National Origin Differences in Wages and Hierarchical Positions - Evidence on French Full-Time Male Workers from a matched Employer-Employee Dataset
This paper estimates the differences in wages and hierarchical positions that can be attributed to national origin in France. Our data come from a matched employer-employee wage survey performed in 2002. The business survey provides very reliable wage data which are matched to many individual-level variables collected in a household survey. The sample of male full-time workers is decomposed into three sub-samples according to the parents' birthplace (France, North Africa and Southern Europe). The large number of executives in the sample allows us to perform a switching regression model of wage determination and occupational employment. We adapt and extend existing decomposition methods to this framework: while usual methods only take care of selection issues, we develop here a methodology which also properly takes into account composition effects due to differences in hierarchical positions when comparing mean wage gaps. Moreover the method we use only requires model estimation on the reference population and therefore yields more precise results when the sample size of the potentially discriminated group is small. Our results show no wage discrimination but a certain degree of occupational segregation yielding composition effects. Moreover, differences in the returns to some of the individual characteristics including higher diplomas might reveal mechanisms of statistical discrimination on the labor market.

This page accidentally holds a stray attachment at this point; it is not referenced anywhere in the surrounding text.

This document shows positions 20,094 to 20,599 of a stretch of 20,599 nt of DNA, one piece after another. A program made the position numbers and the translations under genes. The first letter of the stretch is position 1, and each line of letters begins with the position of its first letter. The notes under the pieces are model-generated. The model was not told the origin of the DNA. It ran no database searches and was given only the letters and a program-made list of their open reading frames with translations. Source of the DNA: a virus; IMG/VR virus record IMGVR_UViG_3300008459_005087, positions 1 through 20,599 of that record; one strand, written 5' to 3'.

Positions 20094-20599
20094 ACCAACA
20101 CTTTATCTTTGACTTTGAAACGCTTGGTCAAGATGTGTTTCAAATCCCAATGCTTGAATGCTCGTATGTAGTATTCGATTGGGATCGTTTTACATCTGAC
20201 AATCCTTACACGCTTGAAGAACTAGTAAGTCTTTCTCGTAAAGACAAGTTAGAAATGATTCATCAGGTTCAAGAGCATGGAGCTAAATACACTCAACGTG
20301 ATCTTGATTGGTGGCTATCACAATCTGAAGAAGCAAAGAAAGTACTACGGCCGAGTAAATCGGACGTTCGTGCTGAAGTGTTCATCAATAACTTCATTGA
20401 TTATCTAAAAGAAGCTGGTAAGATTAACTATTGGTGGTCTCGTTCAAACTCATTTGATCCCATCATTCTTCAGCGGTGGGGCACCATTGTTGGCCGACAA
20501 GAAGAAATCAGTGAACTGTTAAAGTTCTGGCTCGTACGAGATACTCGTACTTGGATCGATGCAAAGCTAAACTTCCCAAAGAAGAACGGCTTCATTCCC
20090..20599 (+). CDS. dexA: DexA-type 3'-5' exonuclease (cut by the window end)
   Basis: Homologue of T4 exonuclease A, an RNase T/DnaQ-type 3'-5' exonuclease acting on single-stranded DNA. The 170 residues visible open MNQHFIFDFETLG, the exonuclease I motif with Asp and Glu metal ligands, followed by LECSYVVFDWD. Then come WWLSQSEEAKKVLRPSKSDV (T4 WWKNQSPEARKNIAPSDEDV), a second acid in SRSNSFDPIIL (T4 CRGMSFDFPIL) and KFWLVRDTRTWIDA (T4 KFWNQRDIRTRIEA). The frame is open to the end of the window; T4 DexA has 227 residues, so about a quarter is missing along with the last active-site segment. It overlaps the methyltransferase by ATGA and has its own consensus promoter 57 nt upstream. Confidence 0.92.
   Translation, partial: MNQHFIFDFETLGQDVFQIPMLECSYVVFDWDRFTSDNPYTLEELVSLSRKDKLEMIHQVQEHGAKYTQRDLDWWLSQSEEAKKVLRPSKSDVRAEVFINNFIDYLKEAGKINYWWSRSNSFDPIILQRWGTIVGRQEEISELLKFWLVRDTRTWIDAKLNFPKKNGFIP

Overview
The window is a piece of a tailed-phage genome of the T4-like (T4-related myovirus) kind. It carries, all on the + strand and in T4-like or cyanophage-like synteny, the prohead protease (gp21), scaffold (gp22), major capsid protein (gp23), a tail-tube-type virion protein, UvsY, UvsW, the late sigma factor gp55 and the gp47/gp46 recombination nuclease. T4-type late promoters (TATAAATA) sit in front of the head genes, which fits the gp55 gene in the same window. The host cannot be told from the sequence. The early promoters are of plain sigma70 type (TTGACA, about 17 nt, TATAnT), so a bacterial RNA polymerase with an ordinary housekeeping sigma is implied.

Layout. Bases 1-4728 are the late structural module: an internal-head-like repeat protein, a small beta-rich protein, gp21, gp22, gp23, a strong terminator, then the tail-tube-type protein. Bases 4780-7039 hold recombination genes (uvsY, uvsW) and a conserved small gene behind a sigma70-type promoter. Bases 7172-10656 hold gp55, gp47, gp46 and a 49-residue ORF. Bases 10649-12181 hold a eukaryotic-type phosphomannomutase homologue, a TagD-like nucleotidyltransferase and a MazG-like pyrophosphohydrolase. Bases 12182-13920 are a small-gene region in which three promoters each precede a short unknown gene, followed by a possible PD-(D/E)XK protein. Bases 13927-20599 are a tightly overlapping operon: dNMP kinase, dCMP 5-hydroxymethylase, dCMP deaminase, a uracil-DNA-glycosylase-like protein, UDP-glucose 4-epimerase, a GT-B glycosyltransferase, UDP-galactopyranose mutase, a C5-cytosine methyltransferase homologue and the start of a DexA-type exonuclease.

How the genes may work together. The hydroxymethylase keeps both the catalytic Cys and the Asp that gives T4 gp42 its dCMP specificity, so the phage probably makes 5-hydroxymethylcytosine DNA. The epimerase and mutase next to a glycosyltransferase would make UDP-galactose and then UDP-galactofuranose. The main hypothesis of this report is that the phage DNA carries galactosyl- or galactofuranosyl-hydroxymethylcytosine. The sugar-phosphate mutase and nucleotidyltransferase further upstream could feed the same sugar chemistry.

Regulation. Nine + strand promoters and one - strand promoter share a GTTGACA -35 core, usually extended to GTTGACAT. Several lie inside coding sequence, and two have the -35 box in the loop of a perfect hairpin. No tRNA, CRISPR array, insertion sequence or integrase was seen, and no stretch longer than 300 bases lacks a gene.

|Date of creation:||2010|
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- Shoshana Neuman & Ronald Oaxaca, 2004. "Wage Decompositions with Selectivity-Corrected Wage Equations: A Methodological Note," Journal of Economic Inequality, Springer, vol. 2(1), pages 3-10, April.
- Oaxaca, Ronald L. & Ransom, Michael R., 1994. "On discrimination and the decomposition of wage differentials," Journal of Econometrics, Elsevier, vol. 61(1), pages 5-21, March.
- Altonji, Joseph G. & Blank, Rebecca M., 1999.
"Race and gender in the labor market,"
Handbook of Labor Economics,
in: O. Ashenfelter & D. Card (ed.), Handbook of Labor Economics, edition 1, volume 3, chapter 48, pages 3143-3259
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